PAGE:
Museum Home Past Exhibitions André Kertész: Seven Decades

December 18, 2007–April 13, 2008 at the Getty Center

Broken Plate, Paris / Kertész
Broken Plate, Paris, negative, 1929; print, 1970s
© Estate of André Kertész
audio Listen to the exhibition introduction.
audio Curator Weston Naef tells the story behind this photograph.

American photographer André Kertész is one of the most original photographers of the 20th century, often creating unexpected compositions from everyday subjects. Born in Budapest in 1894, he made his first photographs in 1912. In 1925 he moved to Paris where he established himself as an artist-photographer and his signature style evolved. In 1936, at the age of 42, he emigrated to the United States and settled in New York, where for more than 20 years he created picture essays for various popular magazines. Kertész retired from commercial work in 1962 and turned his camera once again to the commonplace objects and situations that had always been his favorite subjects.

This exhibition touches upon the extraordinary range of subjects captured by Kertész in a career that spanned 70 years. It consists chiefly of rare prints made about the same time as the negatives, a particular strength of the Getty Museum's Kertész holdings.

In 1929 Kertész surveyed the view from his Montmartre window in Paris to make the exposure seen in the image above. When he moved to New York in 1936 he left the negative behind with friends. In 1963, the negative, now damaged, was returned to Kertész. He printed the image, moved by the idea that an accident could present such a beautiful effect.

The Circus, Budapest / Kertesz
The Circus, Budapest, negative, 1920; print, 1970s
© Estate of André Kertész

Hungary, 1912–1925

Kertész was born in Budapest, the second of three sons in a middle-class Jewish Hungarian family. Starting in 1912, he made his first photographs in his spare time while working as a clerk at the Budapest stock exchange. As Kertész later recalled, his camera became "a little notebook, a sketchbook. I photographed things that surrounded me—human things, animals, my home, the shadows, peasants, the life around me."

Here the composition is less about the seen than the unseen. Kertész captured a couple peeking at concealed circus performers through cracks in a wooden fence; the man appears to have just one leg. While reviewing a portfolio of his early work, Kertész stated, "I photographed real life—not the way it was, but the way I felt it. This is the most important thing: not analyzing, but feeling."

Still Life, Paris / Kertesz
Still Life, Paris, 1926
© Estate of André Kertész

Paris, 1925–1936

In the early 1920s Kertész became restless in Budapest and craved broader artistic opportunities. After three of his photographs were accepted into an important Budapest exhibition, he moved to Paris in October 1925 and registered his profession as "photo reporter." There he continued his practice of wandering the streets, photographing the world around him. In Paris, Kertész began exhibiting his work and embraced Modernist approaches to photography.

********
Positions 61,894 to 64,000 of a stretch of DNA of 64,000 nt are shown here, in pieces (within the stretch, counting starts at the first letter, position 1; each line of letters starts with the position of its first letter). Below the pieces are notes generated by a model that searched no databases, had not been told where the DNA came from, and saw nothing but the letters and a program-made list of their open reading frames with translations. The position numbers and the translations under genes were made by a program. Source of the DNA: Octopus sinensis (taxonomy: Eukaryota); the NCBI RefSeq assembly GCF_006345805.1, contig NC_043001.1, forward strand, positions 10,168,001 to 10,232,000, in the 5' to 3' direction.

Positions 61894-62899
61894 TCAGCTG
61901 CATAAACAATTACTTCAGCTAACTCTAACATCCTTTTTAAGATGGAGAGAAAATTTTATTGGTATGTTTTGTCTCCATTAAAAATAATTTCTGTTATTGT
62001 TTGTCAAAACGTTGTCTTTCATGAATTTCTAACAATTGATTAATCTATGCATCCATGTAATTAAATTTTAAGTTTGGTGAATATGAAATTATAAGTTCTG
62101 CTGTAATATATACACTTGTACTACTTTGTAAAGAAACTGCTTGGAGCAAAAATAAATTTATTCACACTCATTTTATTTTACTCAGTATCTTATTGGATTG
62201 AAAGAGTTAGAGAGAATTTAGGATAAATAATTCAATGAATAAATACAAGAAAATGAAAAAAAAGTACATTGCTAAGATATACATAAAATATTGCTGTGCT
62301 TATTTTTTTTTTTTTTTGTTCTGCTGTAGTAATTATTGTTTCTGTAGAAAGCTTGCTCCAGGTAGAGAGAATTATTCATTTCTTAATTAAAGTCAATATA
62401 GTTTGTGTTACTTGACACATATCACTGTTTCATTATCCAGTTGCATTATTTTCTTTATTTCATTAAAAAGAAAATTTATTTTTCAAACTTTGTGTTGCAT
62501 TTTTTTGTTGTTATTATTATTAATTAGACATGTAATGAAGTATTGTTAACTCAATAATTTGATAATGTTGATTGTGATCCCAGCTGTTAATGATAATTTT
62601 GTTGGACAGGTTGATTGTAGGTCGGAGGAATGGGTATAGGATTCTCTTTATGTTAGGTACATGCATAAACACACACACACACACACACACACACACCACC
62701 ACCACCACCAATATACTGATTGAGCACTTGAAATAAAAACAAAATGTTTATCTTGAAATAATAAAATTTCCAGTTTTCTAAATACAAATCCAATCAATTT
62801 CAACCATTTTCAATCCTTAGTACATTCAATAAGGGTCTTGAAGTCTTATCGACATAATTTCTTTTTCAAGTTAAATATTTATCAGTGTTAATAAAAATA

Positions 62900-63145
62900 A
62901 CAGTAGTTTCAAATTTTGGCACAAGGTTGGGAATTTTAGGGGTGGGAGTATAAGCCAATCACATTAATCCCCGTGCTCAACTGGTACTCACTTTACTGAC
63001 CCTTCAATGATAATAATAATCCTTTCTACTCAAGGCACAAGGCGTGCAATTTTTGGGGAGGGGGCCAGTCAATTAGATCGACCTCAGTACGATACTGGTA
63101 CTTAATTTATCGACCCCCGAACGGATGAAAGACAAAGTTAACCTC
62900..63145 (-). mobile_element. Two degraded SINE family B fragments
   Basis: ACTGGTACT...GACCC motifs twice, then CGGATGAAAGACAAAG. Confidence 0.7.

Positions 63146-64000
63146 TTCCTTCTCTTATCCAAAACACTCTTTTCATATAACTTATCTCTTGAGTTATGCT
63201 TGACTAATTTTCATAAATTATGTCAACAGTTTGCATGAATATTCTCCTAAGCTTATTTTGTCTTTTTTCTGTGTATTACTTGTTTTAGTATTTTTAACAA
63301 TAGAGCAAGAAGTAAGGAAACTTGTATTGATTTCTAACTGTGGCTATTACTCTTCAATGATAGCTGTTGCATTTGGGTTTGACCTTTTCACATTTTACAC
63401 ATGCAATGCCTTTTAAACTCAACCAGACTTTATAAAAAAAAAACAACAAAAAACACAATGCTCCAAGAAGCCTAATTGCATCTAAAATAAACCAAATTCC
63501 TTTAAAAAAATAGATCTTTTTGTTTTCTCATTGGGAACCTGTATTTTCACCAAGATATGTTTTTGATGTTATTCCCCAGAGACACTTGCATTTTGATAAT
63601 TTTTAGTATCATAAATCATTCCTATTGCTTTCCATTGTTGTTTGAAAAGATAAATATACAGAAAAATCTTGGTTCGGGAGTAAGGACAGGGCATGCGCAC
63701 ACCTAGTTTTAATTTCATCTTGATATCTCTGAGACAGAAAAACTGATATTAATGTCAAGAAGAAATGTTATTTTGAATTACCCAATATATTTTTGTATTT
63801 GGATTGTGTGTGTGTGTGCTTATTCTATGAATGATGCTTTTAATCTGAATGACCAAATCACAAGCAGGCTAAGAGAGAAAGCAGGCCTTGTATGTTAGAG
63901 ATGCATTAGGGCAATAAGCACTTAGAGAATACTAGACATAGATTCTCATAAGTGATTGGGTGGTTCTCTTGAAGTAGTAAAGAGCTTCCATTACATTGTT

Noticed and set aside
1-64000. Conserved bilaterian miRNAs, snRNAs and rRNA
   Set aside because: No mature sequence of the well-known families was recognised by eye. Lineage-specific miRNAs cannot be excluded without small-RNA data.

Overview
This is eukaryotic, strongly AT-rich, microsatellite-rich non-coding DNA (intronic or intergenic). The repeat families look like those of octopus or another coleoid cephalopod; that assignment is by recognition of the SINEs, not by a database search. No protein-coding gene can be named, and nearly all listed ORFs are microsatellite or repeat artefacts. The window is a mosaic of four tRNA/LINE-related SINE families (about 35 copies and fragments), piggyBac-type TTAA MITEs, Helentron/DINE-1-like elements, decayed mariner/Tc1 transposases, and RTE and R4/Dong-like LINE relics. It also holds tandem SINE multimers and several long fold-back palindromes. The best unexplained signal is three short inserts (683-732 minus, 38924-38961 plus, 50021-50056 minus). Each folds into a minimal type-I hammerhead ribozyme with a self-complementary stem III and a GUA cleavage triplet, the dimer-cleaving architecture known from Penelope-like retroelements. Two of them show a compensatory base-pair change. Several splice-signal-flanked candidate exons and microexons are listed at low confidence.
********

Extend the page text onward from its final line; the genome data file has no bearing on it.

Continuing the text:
By 1926 Kertész was acutely conscious of the visual arts beyond photography. He became engaged with still lifes, a subject favored by contemporary painters and one he would explore over the course of his career. In this still life Kertész focused on the careful arrangement of a Hungarian newspaper, a bowl of overripe bananas, a wine glass, and a half-full bottle of mineral water.

Distortion Number 40, Paris / Kertesz
Distortion Number 40, Paris, 1933
© Estate of André Kertész
audio Hear more about how Kertész created this image.

In 1933 Kertész was asked by the publisher Querelle to contribute nude photographs to the men's magazine Le Sourire (The Smile). Since the war he had been interested in the optical distortions created by water or the chromium-plate housings of auto lamps.

For this project he used three mirrors and a camera designed to expose 9-by-12-centimeter negatives fitted with an early zoom lens. "Sometimes, just by a half-a-step left or right, all the shapes and forms have changed. I viewed the changes and stopped whenever I liked the combination of distorted body shapes," Kertész recalled.

The Lost Cloud, New York / Kertesz
The Lost Cloud, New York, negative, 1937; print, 1970s
© Estate of André Kertész

New York, 1936–1985

In 1936 the Nazi regime was gaining strength and moving across Europe. Kertész left Paris for New York, where he was offered a job with Keystone Press Agency and where he would live for the rest of his life.

Soon after arriving in New York, Kertész spent time prowling the streets looking for fresh subjects, just as he had done in Paris. One afternoon he observed a solitary white cloud lost in a huge blue sky, dwarfed by the monolithic presence of the Rockefeller Center. Kertész said that the cloud represented himself and how he felt as a newly arrived immigrant—something subject to the prevailing winds.